Gold talks falter early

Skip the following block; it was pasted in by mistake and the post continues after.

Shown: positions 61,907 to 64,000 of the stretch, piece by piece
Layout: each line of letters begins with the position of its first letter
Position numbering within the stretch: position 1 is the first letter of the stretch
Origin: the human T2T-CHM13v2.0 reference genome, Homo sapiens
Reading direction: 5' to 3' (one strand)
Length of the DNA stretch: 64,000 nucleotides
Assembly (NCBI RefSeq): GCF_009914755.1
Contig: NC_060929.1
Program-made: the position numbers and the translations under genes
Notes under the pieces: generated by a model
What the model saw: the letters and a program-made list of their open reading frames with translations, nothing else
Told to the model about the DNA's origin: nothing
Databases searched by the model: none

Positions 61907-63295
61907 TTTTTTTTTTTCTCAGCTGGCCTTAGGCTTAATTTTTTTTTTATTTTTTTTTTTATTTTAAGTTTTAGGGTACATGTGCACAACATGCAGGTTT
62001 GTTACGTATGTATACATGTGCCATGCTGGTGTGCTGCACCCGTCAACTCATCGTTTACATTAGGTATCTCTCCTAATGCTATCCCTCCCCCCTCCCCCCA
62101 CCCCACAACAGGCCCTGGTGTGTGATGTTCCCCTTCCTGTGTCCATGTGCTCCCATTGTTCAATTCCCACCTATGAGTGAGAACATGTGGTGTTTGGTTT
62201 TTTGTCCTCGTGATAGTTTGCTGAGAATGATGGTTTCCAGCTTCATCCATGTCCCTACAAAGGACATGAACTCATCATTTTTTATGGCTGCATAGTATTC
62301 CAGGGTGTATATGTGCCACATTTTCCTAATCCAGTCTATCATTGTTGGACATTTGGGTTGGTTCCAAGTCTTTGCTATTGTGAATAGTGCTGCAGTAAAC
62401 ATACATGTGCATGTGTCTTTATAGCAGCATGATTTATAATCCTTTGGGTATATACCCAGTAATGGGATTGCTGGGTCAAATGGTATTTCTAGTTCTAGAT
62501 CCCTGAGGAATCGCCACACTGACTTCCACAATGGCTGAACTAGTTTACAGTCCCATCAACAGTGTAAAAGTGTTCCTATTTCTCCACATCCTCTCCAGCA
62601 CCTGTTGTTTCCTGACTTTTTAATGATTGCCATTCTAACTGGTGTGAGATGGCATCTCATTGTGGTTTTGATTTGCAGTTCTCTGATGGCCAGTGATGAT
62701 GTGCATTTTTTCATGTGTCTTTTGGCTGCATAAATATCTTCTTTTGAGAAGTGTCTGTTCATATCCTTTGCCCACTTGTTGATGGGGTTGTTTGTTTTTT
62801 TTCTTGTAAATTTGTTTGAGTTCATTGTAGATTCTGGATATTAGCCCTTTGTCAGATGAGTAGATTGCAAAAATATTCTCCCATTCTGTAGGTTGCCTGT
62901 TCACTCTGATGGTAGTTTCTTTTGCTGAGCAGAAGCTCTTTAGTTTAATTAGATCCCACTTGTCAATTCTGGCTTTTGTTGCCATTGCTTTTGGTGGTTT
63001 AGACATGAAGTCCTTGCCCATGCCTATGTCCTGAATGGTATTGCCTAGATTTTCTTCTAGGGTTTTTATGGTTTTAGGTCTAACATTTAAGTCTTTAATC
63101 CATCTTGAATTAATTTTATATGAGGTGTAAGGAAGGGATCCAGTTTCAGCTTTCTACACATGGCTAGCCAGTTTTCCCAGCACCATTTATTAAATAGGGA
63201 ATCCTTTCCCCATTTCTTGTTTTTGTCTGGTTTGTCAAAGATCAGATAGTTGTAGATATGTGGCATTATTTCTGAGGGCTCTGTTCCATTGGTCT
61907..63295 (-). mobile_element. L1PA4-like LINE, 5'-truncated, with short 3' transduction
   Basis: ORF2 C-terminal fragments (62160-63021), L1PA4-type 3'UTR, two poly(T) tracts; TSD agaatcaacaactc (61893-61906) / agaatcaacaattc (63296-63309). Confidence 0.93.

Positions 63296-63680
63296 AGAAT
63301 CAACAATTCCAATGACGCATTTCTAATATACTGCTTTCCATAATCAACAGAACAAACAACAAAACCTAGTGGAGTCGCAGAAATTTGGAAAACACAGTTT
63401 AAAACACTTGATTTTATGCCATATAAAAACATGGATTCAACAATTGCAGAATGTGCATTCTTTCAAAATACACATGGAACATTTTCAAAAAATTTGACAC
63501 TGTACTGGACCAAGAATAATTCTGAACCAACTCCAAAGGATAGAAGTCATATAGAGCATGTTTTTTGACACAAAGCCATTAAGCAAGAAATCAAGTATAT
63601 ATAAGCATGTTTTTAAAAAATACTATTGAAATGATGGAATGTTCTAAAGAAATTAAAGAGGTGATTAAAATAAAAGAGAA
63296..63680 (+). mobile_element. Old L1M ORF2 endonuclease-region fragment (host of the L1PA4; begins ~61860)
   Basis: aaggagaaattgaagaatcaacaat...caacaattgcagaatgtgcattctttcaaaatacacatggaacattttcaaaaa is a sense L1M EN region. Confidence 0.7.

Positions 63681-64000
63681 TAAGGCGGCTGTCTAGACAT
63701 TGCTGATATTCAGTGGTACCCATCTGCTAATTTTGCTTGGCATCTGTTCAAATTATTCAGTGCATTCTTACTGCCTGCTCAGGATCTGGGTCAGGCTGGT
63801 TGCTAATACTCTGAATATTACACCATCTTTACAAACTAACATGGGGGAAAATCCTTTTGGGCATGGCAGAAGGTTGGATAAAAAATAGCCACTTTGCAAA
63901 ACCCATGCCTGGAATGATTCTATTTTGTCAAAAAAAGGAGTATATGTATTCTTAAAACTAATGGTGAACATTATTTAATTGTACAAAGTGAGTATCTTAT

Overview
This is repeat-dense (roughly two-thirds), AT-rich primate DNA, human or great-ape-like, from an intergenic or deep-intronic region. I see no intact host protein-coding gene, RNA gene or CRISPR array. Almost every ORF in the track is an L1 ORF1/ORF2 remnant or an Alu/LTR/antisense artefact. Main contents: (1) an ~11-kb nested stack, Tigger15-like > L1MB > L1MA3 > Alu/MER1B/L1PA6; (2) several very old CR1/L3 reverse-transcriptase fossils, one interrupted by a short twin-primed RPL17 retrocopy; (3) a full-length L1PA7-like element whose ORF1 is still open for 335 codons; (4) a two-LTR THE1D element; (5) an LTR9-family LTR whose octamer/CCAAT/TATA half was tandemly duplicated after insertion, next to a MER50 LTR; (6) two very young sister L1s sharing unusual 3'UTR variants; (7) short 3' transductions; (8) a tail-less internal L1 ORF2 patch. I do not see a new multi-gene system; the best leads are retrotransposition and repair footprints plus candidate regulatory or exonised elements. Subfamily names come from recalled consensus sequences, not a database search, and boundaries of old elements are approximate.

The Association of Mineworkers and Construction Union walked out of gold wage talks yesterday, only the third day of negotiations. "They declared a dispute and the next step is mediation," said a spokesman for the Chamber of Mines, which is negotiating pay increases on behalf of the largest gold sector employers, including AngloGold Ashanti, Sibanye and Harmony.Three other unions remained committed to the talks, sources said.Negotiations began on Monday with the companies tabling an offer they said was part of a "new approach" necessitated by severely diminished prospects for gold on world markets.Amcu is demanding a doubling of wages in some categories and the National Union of Mineworkers, which represents 53% of miners, wants raises of as much as 80%.The companies have offered a 13% increase coupled with a share of profits and improved living and working conditions.Amcu and the NUM flatly rejected this opening gambit.Amcu asserted that it, and not the NUM, was the majority union in the sector. But an audit by the gold producers showed "little change" in the disputed membership numbers, a spokesman for the chamber said yesterday.Amcu had said its numbers far exceeded the 30% level claimed by the industry. Its demands are the highest among the unions and, if it were the majority union, any deal struck with it could be imposed on others.The companies said that 95% of the payrolls submitted by Amcu to show its numbers in the sector had grown were invalid.Gold yesterday extended its losses on world markets to touch its lowest level since March - despite a tumble in Chinese stock markets and the Greek debt crisis. Other precious metals took cues from gold, logging sharp losses.Gold, usually seen as a haven in times of financial and economic uncertainty, has failed to attract significant retail buying from such factors, due to a generally robust dollar and prospects of higher US interest rates.These would increase the opportunity cost of holding gold. Safe-haven buying seemed to have bypassed gold in favour of US treasuries and other sovereign debt, banking group HSBC said.